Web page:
The shaky truce between Israel and Hamas mostly held on Thursday, but rocket fire from Gaza resumed almost immediately after the the ceasefire expired. 

A five-hour "humanitarian window" went into effect early on Thursday, a ceasefire that was broken when three mortars were fired into Israel just two hours in the break. Hamas did not claim responsibility and Israel did not immediately retaliate, so the truce has continued as planned, with Gazans taking the opportunity to gather supplies and repair damage.

Reports of another ceasefire to begin tomorrow circulated, but were later denied by both Israeli and Hamas representatives.

Despite the temporary lull in the shooting, the conflict shows every sign of continuing. Just hours before the UN-brokered temporary truce was set to begin, Israeli troops reportedly thwarted an operation by 13 armed Hamas infiltrators, who were said to have tunneled into Israel from Gaza. They were stopped just a mile short of a kibbutz in southern Israel where 45 families live.

According to reports, the men were detected by Israeli troops coming out a secret tunnel that had been dug about 250 yards into Israeli territory from Gaza. According to the Jerusalem Post, the army was not delicate about the matter:

The army said that the troops "neutralized the threat." 

There were reports of gunfire and strikes against the infiltrators from the air, but it's not clear how many of the men might have been killed.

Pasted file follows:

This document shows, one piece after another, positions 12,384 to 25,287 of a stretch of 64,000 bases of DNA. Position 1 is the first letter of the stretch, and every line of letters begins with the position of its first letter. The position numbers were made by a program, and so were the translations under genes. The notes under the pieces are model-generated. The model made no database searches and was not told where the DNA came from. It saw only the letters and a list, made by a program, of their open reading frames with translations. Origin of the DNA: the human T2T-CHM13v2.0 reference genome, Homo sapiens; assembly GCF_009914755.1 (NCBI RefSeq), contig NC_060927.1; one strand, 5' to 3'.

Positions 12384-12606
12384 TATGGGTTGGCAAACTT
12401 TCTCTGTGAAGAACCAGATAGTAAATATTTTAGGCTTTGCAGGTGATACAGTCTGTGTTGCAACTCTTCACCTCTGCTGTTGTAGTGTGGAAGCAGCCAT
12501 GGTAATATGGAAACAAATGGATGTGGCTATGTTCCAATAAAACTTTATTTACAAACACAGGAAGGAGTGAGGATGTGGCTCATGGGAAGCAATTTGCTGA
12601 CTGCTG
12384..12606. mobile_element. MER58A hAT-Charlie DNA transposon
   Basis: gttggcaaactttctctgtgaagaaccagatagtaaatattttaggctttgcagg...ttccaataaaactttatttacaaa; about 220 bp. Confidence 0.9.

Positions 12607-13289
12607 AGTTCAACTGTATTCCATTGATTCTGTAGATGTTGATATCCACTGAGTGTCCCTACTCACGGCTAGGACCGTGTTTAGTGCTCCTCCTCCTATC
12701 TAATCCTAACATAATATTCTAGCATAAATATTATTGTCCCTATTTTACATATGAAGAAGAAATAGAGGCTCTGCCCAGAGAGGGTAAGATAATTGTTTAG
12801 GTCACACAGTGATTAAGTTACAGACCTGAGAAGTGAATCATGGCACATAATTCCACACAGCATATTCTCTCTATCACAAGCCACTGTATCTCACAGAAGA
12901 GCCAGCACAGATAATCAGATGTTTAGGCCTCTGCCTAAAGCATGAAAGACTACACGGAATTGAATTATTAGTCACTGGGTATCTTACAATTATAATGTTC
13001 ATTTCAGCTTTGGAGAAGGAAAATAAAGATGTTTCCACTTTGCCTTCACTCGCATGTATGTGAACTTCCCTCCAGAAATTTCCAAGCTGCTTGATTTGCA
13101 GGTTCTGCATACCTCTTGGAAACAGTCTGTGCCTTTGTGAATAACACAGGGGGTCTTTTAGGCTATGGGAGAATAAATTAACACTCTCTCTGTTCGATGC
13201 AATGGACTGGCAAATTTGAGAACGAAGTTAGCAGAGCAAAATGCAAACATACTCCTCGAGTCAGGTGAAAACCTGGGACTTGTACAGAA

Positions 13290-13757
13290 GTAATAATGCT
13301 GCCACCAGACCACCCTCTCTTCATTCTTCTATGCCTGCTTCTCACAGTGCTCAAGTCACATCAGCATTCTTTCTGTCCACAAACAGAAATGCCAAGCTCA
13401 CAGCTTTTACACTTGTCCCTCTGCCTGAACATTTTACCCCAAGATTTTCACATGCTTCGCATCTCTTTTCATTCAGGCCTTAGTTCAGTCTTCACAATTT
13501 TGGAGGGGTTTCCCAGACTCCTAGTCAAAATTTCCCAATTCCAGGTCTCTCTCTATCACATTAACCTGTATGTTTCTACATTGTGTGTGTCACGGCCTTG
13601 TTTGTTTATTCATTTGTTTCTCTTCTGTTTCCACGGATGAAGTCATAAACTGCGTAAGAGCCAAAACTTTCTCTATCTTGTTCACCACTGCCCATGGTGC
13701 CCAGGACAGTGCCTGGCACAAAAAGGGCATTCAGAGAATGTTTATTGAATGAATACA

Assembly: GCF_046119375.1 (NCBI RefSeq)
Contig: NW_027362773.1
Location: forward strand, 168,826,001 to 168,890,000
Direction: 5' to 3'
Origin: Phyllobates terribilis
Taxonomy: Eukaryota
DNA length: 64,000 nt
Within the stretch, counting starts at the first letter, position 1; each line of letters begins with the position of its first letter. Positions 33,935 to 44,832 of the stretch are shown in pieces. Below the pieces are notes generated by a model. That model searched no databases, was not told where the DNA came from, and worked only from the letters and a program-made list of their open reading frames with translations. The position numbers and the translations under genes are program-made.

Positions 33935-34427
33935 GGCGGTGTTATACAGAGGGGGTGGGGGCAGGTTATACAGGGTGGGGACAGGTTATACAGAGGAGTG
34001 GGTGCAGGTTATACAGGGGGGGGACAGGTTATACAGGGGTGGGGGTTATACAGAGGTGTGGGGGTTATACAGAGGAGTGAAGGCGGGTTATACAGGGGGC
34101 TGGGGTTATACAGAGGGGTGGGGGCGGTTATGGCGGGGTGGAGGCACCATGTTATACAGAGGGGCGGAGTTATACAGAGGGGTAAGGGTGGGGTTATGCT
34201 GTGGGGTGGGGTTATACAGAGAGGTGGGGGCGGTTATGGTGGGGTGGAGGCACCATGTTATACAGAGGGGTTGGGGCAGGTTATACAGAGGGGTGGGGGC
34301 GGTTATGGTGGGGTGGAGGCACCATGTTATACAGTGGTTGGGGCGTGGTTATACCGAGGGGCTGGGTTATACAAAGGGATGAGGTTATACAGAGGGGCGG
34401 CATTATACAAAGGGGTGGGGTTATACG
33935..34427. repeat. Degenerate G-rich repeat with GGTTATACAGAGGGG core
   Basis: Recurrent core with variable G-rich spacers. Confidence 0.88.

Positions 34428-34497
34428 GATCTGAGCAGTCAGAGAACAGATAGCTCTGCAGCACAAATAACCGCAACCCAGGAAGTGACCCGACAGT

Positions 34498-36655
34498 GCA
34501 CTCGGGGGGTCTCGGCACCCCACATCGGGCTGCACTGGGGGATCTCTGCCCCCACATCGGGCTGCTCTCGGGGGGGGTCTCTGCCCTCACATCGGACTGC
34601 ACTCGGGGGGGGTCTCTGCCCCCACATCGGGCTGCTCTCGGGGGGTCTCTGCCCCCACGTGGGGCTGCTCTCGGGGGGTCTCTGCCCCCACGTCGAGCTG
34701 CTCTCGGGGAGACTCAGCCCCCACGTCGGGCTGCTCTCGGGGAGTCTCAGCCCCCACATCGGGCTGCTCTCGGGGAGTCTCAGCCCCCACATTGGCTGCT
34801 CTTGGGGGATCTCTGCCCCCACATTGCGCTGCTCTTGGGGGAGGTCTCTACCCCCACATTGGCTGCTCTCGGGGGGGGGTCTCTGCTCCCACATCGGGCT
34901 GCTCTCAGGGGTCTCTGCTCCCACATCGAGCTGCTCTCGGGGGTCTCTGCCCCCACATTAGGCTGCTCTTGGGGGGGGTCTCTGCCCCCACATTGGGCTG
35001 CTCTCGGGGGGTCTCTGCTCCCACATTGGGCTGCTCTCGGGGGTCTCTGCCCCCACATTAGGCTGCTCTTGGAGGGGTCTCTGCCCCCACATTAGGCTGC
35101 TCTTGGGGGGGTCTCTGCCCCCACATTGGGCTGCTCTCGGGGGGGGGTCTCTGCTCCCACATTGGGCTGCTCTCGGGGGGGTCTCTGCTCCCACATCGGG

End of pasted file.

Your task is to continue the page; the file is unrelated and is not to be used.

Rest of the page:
Last week, six Hamas infiltrators somewhat mysteriously died after reportedly encountering some explosives in a Gaza tunnel that opened into Israeli territory. These two episodes along with the Hamas launching of a drone (which was promptly shot down with a Patriot missile) are just a few of other tactics that Hamas has adopted in addition to firing nearly 1,400 rockets into Israel during its ten-day conflict. 

Tunnels had long been used by Hamas and others to smuggle weapons, fuel, and goods into Gaza from Egypt before the Hamas-friendly Egyptian President Mohamed Morsi was deposed and the Egyptian army shut most of the tunnels down last year. Nevertheless, Hamas and other terrorist groups in Gaza have also launched cross-border attacks through tunnels, but generally with little success. 

There are some exceptions. As Mitch Ginsburg explained:

The tunnel is part of a network of underground channels, laboriously dug, as offensive lanes into Israel. In June 2006 two Israeli soldiers were killed in an ambush that began via a tunnel in the same region, and a third, Gilad Shalit, was captured and taken back to Gaza. His exchange, five and a half years later, for 1,027 Palestinian prisoners, is considered one of Hamas’ crowning achievements."

According to Israeli Army Radio,  the Hamas fighters who tunneled into Israel on Thursday had equipment with them to aid in an abduction.